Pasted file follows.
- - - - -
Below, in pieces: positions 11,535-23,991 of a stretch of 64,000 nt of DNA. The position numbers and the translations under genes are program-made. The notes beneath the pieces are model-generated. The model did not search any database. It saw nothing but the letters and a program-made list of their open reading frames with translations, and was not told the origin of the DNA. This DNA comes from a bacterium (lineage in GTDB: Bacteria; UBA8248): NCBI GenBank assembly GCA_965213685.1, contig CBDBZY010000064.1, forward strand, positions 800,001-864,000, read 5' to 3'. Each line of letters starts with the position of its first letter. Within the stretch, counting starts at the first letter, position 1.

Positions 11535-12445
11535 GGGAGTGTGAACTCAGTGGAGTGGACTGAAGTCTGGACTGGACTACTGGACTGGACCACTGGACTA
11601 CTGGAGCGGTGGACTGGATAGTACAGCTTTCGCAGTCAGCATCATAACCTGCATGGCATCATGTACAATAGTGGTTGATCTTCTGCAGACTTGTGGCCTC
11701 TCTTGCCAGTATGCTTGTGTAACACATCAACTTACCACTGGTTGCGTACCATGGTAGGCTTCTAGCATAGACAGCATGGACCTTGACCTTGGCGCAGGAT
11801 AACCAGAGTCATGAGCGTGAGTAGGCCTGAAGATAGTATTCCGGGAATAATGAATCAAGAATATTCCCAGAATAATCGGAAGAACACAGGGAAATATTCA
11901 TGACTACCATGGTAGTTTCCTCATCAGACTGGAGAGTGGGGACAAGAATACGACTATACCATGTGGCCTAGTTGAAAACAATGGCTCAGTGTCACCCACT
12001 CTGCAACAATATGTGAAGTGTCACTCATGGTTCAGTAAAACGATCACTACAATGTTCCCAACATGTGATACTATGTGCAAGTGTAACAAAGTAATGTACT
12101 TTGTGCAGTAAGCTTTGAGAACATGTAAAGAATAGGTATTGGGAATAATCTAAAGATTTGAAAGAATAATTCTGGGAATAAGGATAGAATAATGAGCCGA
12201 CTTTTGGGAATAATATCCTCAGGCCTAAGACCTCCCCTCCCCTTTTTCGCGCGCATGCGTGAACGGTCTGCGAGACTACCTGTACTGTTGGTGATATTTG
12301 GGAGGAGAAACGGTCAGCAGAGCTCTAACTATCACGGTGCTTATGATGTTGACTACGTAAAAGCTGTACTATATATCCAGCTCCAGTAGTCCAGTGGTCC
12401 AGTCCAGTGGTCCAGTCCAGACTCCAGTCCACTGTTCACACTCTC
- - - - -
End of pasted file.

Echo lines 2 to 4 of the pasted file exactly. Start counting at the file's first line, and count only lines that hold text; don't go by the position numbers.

Positions 11535-12445
11535 GGGAGTGTGAACTCAGTGGAGTGGACTGAAGTCTGGACTGGACTACTGGACTGGACCACTGGACTA
11601 CTGGAGCGGTGGACTGGATAGTACAGCTTTCGCAGTCAGCATCATAACCTGCATGGCATCATGTACAATAGTGGTTGATCTTCTGCAGACTTGTGGCCTC